Monday, October 27, 2003

Writing Gud and ohter stuff

Some years ago, my daughter brought home several of her writing assignments for me to sign. The purpose of this, I suppose, is to insure parental involvement in the child's education. And, I suppose, this is a laudable endeavor. However, I was not prepared for what I was about to find.

These writing assignments, or what was called in my day, "expository writing", were designed for fourth graders to exhibit their command of written language. My daughter who always excelled in school (and still does) also had a lively command of spoken language and preternatural understanding of irony and wit. When I started reading her class work, I was appalled. While I might have given her high marks for imagination and the ability to tell a story, I would have failed her for grammar, syntax, punctuation and spelling. If I were handing out the grades, the best she would have received is a "C". Still, on every one of these papers, written in red, was an "A", often accompanied by a "Good Work!" or "Excellent".

Now, I know I haven't any background in primary education and perhaps my standards for a fourth grade paper might be a tad high, but it seems to me that a ten year old should know after four years of schooling what the principle parts of speech are and how to diagram a sentence. It certainly was common knowledge among my peers at a similar age. Of course, we had the tender and loving guidance of the Sisters of Providence and their rulers.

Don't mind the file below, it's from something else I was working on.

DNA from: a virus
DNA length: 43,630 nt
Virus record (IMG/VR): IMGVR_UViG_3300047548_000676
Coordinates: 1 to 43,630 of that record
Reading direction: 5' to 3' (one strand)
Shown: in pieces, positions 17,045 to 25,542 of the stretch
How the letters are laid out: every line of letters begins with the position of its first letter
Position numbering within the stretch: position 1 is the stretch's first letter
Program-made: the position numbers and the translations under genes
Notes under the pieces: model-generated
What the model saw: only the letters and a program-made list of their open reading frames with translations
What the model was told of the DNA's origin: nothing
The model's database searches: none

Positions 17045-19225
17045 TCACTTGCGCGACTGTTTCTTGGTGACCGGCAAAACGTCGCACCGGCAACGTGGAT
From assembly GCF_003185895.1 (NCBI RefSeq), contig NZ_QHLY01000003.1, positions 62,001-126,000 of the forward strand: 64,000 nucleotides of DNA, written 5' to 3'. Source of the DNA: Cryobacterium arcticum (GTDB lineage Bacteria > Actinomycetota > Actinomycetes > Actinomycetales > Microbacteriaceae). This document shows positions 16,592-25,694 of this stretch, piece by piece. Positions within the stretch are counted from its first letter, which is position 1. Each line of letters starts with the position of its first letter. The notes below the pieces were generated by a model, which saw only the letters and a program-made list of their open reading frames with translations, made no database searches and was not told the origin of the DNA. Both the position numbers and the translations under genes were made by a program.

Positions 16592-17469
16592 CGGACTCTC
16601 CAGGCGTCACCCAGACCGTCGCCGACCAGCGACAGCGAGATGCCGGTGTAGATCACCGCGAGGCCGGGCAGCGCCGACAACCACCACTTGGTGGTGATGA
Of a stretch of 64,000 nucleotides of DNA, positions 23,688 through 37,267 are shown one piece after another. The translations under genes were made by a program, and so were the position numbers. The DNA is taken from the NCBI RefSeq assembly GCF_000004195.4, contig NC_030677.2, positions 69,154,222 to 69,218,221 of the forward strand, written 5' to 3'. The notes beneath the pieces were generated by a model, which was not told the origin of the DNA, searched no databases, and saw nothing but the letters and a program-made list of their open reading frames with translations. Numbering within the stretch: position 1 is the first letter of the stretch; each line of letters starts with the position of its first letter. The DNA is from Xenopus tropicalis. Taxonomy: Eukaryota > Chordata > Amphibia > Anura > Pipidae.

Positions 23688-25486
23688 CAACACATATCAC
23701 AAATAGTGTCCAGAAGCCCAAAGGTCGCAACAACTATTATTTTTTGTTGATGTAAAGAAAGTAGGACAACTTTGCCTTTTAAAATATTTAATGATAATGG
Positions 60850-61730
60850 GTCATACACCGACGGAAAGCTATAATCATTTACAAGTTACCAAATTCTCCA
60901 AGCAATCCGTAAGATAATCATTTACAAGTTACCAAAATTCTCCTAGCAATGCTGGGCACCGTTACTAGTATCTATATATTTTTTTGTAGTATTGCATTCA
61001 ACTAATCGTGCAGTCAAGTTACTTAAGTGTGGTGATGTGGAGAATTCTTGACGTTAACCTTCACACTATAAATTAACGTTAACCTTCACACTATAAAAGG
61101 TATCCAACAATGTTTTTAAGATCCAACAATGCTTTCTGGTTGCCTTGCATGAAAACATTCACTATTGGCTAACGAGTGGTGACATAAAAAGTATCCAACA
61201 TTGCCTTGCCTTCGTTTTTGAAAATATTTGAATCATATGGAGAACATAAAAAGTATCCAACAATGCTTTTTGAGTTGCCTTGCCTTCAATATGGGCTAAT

Driven by curiosity as much as by concern, I made an appointment with my daughter's teacher. I wanted to know what constituted a high mark for what was clearly mediocre work.

When we met, the usual pleasantries were exchanged and she was telling me what a joy my daughter was to have in class (which made me immediately question of her mental state). I produced the documents in question and demanded to know why she was giving my daughter an "A" when she clearly deserved a "C". (She probably would have failed the assignment in my school, but I'm a bit more merciful than the good sisters.)

I was then met with a look of utter disbelief. I'm sure it is unusual indeed to have a parent come in and demand their child's grade be lowered. But, my intention was to find out what the criteria was for literacy among the adults whom I had placed my child's intellectual development. Even a jaded soul such as I was not prepared for what I was about to hear.

"Oh, we don't put much emphasis on that stuff," was the explanation. In the spirit of the therapeutic times in which we live, she went on to explain, "We want the children to express themselves."

Yes, absolutely, by all means they should express themselves! Never mind their writing resembles that of an illiterate rustic or street urchin. This is after all, the age of self-esteem. Pride in one's work notwithstanding, we just need to feel good about ourselves.


Post a Comment

<< Home